Atapuerca

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after leaving Agés at just after dawn (as I mentioned — some peregrinos get up really early to start their day’s walking), the first town we walked through was home to an archaeological sight excavating caves around Atapuerca. filled with fossils, the caves contain all manner of evidence dating back 1.2 million years; the hominid remains are the oldest ever discovered in Europe.

the first remains came to light at the end of the 19th century because of excavations for railroad expansion; the regional hub of Burgos lies just over the mountains from Atapuerca. full-scale archaeological excavations began in the mid 1960s and continue today. at the most famous area of the site, some 5,500 human bones have been unearthed since 1995 dating from early humans onward. some of the remains might demonstrate the link between homo sapiens and a precursor of neanderthals (known as homo antecessor).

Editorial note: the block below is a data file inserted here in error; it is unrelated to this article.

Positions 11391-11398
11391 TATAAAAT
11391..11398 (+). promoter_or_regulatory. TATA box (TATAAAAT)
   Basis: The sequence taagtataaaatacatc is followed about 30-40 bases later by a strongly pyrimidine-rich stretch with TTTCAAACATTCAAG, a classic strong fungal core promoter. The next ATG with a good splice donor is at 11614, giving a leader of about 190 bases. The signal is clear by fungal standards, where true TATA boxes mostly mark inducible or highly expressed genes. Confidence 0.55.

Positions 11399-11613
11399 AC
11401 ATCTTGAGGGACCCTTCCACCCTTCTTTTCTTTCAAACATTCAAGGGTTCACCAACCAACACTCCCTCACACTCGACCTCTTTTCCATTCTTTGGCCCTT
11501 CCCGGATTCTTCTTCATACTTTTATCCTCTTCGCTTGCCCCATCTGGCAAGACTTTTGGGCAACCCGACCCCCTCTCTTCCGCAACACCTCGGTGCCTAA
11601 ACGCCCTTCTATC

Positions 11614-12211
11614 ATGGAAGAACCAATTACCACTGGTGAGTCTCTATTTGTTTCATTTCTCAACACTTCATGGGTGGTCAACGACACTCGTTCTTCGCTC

while its archaeological significance has put Atapuerca on the map, it also hosted a major battle in the middle of the 11th century between brothers and rival kings of Castilla and Navarra. problems arose from the father splitting his territory among son and, according to some sources, perhaps fraternal betrayal, double-crosses and imprisonment. whatever the reasons leading to the Battle of Atapuerca on the first of September in 1054, at the end of the bloodshed King García Sánchez III of Navarre lay dead and his brother Ferdinand I of Castilla emerged victorious, reclaiming land he’d previously annexed to Navarra.

Author: Erica

born in the midwest with wandering feet.